The obvious answer is in order to annex it, as he has done. The question is not about end but about means.
Invading with military force, holding a referendum under the guns of Russian troops, and announcing a result reminiscent of the results of Soviet "elections," has consequences that one would think Putin would prefer to avoid. My guess is that economic sanctions will not hurt him very much. The major costs have to do with the responses of other powers, in particular European powers. The two obvious ones are to reduce their dependence on Russian gas, which will reduce Russia's income from selling it, and to strengthen their military to be better able to respond to any future aggression.
The alternative, assuming that a sizable majority of the population of the Crimea wanted to become Russian, would have been to push for a referendum under Ukrainian rule with outside observers and win it. At that point, if the Ukraine refused to accept the outcome, Putin would have had a much stronger case for military action, if not in international law, which recognizes no general right of secession, at least in international politics and public opinion.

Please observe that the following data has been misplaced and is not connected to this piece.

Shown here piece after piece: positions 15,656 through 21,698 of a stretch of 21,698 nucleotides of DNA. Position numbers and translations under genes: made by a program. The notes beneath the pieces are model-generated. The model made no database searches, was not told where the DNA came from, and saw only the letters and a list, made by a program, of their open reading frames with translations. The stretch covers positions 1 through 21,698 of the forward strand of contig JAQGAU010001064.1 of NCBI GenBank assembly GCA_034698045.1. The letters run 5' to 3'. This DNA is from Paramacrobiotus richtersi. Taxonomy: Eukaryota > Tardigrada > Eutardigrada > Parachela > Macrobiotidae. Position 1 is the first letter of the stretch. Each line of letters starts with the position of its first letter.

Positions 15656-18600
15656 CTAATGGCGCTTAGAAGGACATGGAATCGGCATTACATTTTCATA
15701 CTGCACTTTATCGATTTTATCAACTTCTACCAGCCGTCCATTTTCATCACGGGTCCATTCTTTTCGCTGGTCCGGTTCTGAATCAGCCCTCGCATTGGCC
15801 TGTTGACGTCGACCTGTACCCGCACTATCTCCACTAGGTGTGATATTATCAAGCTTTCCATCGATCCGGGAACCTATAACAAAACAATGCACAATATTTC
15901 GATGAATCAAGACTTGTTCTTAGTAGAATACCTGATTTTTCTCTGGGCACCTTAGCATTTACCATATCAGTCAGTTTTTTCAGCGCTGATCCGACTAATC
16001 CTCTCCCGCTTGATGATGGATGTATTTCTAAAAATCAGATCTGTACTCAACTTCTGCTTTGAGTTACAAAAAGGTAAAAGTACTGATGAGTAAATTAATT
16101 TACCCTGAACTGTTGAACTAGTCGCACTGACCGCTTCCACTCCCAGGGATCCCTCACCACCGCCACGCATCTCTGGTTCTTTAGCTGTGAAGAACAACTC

Several possible explanations of why he did not follow that policy occur to me:
1. He did not believe the Ukraine would be willing to hold such a referendum.
2. He was playing to a domestic audience, establishing his image as a forceful defender of Russians and Russian influence.
3. He plans to follow up by further aggression against the Ukraine, perhaps conditional on the western reaction to the first step.
If the final alternative is correct, it is hard to see any plausible response other than to permit him to defeat the Ukrainian military and replace the Ukrainian government and/or annex additional Ukrainian territory, or to support the Ukrainian military with European and U.S. troops. Neither looks very attractive.